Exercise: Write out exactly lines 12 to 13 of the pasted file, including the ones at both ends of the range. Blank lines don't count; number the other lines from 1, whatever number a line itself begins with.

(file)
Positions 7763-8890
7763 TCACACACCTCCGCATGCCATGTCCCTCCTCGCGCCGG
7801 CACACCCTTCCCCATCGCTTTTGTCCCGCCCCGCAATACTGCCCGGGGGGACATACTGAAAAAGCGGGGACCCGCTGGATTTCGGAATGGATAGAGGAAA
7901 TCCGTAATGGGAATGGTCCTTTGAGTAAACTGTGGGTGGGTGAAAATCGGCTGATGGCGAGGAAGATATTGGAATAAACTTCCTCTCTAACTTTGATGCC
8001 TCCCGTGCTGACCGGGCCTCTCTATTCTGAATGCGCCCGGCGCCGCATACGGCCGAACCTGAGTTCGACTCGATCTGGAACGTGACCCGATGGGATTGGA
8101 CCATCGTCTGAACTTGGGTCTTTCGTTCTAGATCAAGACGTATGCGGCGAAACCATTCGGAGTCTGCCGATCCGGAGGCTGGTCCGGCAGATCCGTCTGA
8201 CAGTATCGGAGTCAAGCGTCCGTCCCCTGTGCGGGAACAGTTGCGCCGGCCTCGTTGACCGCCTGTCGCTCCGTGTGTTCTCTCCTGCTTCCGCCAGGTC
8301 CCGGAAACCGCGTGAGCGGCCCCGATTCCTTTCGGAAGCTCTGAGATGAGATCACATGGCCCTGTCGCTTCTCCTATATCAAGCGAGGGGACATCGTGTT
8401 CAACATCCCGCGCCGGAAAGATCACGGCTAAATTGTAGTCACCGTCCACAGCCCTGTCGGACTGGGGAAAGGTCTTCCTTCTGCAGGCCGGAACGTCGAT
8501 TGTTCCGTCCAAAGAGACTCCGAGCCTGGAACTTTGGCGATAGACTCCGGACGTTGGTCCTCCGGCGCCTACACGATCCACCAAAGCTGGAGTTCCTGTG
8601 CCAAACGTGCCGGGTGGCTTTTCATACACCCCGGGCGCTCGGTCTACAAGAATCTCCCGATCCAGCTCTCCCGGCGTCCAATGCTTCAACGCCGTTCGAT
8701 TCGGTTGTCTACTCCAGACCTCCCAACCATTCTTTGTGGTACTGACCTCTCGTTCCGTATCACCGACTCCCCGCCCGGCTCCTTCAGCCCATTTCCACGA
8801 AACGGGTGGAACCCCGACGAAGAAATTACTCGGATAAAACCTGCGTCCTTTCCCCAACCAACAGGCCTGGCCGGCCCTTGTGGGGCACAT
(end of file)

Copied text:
8701 TCGGTTGTCTACTCCAGACCTCCCAACCATTCTTTGTGGTACTGACCTCTCGTTCCGTATCACCGACTCCCCGCCCGGCTCCTTCAGCCCATTTCCACGA
8801 AACGGGTGGAACCCCGACGAAGAAATTACTCGGATAAAACCTGCGTCCTTTCCCCAACCAACAGGCCTGGCCGGCCCTTGTGGGGCACAT